Samba 4 is an ongoing major rewrite of the existing interface between Linux and Windows file servers. The goal
of the four-year project, which is proceeding concurrently with a Samba 3 update, is to replicate the functions of Microsoft's Active Directory in a mixed environment (e.g., for Linux, Unix and Windows). Lead developer Andrew Bartlett, whose work is heavily underwritten by Raleigh, N.C.-based Red Hat Inc. was working on Samba 4, alpha 4, when we chatted a year ago. Here's what the Australian, had to tell us about Samba last week:
How is the project going? When are we going to see a beta release?
We'll be releasing alpha 8 in the next few weeks. We're making really good progress and I've been able to farm out some of the tasks but it's slow. I'm also working with other companies that would like to incorporate Samba 4 in their products. But I gave up guessing on a beta release date a long time ago. It was getting embarrassing.
Why does Samba 4 matter to data centers?
By functioning as a domain controller, Samba 4 will be a critical hub in the middle of the network and the servers and it will enable data centers to choose different platforms for running the servers. It offers a different way of running the core infrastructure of your company other than a pure Microsoft shop.
Why couldn't you just continue with Samba 3?
Samba 3 emulates Windows NT for its domain controller capabilities and will still work with Windows 7 and Windows Server 2008R2. However, Windows NT is being phased out, so it was important to create an Active Directory-like interface to avoid technology obsolescence. Because of the way Microsoft designed and implemented Active Directory, it is not possible to slowly add AD features to Samba 3. The clients assume you are either NT4 or a full AD Domain Controller, without any midpoint that would allow a slow evolution of an existing codebase.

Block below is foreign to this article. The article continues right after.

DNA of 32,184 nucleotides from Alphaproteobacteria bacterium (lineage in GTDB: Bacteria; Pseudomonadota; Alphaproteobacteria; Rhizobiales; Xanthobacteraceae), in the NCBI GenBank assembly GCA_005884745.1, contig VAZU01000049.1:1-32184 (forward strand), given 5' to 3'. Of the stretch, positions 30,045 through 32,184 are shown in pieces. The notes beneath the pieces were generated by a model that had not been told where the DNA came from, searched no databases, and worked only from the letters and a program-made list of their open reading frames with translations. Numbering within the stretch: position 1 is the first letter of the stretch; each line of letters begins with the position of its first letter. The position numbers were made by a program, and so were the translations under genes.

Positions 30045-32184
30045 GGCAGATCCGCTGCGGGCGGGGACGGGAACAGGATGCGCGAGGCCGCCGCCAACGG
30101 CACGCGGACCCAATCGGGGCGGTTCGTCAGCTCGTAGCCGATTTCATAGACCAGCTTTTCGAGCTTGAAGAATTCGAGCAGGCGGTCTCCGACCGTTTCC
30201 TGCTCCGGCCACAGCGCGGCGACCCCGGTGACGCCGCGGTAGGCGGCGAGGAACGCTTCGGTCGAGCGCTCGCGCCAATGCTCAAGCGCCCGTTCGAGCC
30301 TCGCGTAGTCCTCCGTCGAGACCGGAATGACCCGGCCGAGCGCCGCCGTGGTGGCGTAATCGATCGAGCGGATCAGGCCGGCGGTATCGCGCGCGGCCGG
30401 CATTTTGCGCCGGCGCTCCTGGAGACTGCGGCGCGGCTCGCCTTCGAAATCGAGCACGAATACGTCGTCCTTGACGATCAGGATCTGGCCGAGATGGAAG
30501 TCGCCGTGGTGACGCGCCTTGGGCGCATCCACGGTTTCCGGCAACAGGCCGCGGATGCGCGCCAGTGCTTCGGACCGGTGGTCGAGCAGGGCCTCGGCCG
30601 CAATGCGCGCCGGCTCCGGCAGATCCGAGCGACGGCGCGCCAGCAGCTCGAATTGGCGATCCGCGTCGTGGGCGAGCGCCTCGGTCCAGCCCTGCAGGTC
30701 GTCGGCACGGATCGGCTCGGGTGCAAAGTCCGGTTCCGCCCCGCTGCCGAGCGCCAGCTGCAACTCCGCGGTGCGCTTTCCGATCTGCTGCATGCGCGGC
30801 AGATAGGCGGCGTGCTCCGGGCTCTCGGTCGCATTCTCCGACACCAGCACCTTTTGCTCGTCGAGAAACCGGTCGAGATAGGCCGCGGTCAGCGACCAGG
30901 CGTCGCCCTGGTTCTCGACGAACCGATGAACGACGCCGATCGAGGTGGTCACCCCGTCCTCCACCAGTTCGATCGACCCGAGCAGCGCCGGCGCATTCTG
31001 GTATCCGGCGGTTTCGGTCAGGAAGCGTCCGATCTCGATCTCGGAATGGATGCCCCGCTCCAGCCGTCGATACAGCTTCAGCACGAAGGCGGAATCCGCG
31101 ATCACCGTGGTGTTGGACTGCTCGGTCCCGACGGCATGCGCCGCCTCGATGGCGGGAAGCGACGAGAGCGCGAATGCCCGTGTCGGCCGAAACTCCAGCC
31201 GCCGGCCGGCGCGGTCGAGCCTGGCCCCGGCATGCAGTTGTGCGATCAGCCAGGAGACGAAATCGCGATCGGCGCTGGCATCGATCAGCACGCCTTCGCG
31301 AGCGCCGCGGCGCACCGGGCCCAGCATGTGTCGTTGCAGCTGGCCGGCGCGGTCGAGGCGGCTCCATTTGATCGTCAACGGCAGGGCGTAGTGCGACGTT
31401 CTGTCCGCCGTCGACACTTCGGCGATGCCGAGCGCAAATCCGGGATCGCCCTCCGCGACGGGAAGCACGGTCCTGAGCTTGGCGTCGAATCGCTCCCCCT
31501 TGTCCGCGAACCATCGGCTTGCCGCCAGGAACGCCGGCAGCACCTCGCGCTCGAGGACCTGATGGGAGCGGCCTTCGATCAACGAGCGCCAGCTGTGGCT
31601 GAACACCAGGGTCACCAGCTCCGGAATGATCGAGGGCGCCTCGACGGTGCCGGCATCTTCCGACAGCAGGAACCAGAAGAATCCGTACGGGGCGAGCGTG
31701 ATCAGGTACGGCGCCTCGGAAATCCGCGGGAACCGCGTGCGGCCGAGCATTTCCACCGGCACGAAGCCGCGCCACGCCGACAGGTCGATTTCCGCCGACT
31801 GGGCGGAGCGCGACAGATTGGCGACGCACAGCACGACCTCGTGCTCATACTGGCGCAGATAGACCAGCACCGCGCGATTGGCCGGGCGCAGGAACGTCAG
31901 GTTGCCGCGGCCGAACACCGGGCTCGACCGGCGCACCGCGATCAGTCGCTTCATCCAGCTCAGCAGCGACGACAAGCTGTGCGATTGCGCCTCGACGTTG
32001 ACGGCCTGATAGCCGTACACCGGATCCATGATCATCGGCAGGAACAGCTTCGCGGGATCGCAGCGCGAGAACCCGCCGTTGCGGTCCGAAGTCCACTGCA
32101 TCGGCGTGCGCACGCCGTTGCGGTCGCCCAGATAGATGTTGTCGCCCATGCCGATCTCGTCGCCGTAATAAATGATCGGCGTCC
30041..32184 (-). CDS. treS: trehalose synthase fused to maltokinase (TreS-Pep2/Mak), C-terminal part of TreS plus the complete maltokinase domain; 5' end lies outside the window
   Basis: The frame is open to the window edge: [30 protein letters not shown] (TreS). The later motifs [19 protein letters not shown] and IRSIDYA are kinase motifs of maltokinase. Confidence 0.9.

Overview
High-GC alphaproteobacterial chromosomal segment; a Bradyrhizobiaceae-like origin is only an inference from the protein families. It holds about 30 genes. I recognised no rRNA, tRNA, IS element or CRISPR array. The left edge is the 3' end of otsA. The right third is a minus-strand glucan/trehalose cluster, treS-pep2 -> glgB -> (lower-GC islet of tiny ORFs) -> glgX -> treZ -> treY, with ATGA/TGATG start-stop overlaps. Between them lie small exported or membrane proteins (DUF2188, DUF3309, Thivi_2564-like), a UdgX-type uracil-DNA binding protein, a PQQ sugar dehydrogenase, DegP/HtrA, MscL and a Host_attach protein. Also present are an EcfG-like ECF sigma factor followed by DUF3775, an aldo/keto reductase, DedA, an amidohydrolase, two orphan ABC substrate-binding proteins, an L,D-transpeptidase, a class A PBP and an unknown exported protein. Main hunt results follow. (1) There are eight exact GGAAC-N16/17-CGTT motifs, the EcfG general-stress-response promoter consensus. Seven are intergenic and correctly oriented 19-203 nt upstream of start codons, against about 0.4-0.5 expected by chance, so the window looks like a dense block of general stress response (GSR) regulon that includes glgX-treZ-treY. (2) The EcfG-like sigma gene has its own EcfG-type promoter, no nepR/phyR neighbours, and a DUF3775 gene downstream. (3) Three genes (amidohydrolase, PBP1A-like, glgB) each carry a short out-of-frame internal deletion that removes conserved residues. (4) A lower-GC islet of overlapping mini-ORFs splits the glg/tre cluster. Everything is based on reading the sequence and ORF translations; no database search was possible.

Will there be reasons to run both Samba 3 and Samba 4?
Yes. Samba 3 has excellent file serving capabilities. There is no reason not to run both on the same server to benefit from the best features of each.
Tell me about some of the recent progress.
With work going on concurrently on Samba 3 and Samba 4, we decided eight months ago to work from the same code "source tree" and libraries to avoid duplicating code improvements and bug fixes. We've also been able to test Samba in production at what I call my "secret Russian production site," which has given us valuable feedback, detecting serious issues before they created problems for other alpha users. In addition, we have recently expanded Samba to support the full Active Directory schema, which defines what you can include in the database and identifies what the data is. (It is important to support the same schema as AD to ease migration between the two implementations).
What are some of the project's challenges?
We keep on finding more things to do. We solve one problem and then discover more steps that need to be done. That's why it's so hard to figure out when the beta version will be ready. Also, the Samba 4 development effort has only myself as a full-time developer and about four part-timers working very hard to catch up with the work of a team of hundreds.
What is the impact to users when changing from Samba 3 to Samba 4?
We have swapped out Active Directory with Samba 4 in a lab and users didn't notice any difference. But changing from Samba 3 to Samba 4 is a more difficult challenge, just as upgrades from NT4 to Windows 2000 were. There's still lots of work to do, and upgrade scripts will be provided in due course.
Aren't there other interfaces such as Likewise or Winbind that work just as well?
Those interfaces do the opposite of Samba 4's DC functionality: They make it easier to run Linux machines in a Windows environment. Samba 4, as an AD Domain Controller, makes it easier to run Windows machines in a Linux or Unix centered environment.
Let us know what you think about this story, email Pam Derringer, News Contributor.